Lifting the Veil

Topics: African American, Black people, W. E. B. Du Bois Pages: 4 (1529 words) Published: November 18, 2012
Striving to Live Above the Veil

W.E.B. Du Bois's The Souls of Black Folk, a collection of autobiographical and historical essays contains many themes. Themes such as souls and their attainment of consciousness and the theme of double consciousness appear in many of the compositions. However, one of the most prominent themes is that of "the veil." The veil provides a connection between the 14 seemingly unconnected essays that make up this book. Mentioned at least once in most of the essays the veil is the stereotypes that whites bring to their interactions with blacks. African Americans are prejudged as incapable and thus not given a chance to prove themselves. This can become a self-fulfilling prophecy if one is told they can't do something, they may internalize that belief and think they can't, when in fact they can. Du Bois puts it as, “this sense of always looking at one's self through the eyes of others" (Du Bois 2). The veil is a metaphor for the separation and invisibility of black life and existence in America; also a way to represent the idea of blacks living in a “white world”.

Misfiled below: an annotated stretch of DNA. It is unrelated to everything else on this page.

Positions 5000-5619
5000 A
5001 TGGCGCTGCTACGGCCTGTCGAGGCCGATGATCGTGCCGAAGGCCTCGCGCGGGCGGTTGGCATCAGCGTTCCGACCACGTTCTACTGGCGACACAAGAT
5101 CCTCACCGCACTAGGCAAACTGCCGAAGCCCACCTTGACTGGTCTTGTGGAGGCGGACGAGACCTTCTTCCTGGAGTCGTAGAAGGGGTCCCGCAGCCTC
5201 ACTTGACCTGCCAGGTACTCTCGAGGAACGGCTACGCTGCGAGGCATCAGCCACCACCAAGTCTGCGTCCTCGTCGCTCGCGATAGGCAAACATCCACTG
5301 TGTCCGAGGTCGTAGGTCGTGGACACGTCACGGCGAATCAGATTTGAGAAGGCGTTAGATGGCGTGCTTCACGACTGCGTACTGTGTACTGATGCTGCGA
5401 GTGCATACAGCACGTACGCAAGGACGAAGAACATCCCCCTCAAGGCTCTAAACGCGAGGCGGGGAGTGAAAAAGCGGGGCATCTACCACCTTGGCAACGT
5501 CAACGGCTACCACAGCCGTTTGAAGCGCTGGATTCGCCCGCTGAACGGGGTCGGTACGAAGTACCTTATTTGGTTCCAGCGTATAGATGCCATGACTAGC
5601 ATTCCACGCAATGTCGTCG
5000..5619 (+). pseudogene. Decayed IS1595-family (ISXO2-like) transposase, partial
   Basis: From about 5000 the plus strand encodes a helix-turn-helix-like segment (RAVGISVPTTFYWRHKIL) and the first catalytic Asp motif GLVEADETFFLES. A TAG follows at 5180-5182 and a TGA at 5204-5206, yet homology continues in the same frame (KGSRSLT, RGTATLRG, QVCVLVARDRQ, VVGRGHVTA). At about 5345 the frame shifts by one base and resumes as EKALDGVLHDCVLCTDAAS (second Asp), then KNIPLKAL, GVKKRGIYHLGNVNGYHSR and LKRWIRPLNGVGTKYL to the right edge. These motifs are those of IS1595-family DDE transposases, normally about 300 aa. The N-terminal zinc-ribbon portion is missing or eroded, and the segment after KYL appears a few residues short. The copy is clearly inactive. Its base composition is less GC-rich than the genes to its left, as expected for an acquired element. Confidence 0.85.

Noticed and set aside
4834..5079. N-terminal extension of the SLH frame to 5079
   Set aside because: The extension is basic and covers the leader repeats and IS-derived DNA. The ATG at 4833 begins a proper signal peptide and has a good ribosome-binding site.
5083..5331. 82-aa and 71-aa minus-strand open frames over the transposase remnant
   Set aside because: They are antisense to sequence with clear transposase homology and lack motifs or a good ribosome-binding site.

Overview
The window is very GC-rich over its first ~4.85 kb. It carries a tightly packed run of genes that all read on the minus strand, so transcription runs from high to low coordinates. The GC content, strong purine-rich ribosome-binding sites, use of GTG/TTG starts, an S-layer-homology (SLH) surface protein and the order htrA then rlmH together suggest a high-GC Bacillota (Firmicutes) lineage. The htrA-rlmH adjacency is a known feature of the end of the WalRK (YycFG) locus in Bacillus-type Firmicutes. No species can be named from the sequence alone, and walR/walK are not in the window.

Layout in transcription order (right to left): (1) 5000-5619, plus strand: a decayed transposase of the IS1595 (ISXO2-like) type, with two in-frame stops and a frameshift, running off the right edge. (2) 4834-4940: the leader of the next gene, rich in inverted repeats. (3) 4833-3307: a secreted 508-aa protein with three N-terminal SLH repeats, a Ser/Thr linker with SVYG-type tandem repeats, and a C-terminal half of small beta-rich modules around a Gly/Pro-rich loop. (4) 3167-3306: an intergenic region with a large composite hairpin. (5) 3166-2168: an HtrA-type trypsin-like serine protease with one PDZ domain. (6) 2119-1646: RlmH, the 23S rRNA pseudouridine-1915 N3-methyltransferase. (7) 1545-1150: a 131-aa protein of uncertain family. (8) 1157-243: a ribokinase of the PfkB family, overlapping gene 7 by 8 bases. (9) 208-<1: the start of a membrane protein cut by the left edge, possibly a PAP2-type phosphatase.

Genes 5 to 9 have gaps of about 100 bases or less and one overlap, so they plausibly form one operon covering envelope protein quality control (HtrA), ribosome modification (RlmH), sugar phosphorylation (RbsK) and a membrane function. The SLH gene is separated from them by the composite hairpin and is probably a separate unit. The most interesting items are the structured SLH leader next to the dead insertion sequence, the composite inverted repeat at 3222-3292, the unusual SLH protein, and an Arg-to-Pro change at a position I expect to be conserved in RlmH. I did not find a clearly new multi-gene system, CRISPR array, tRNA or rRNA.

The veil is symbolic of the invisibility of blacks in America. Du Bois says that Blacks in America are a forgotten people, "after the Egyptian and Indian, the Greek and Roman, the Teuton and Mongolian, the Negro is a sort of seventh son, born with a veil" (Du Bois 2). The invisibility of Black existence in America is one of the reasons why Du Bois writes The Souls of Black Folk, in order to explain the "invisible" history and strivings of Black Americans, Du Bois writes in the forethought, "I have sought here to sketch, in vague, uncertain outline, the spiritual world in which ten thousand Americans live and strive" (v). Du Bois in each of the following chapters tries to build the idea of Black existence from that of the reconstruction period to the black spirituals and the stories of rural black children that he tried to educate. Du Bois in the book is contending with...
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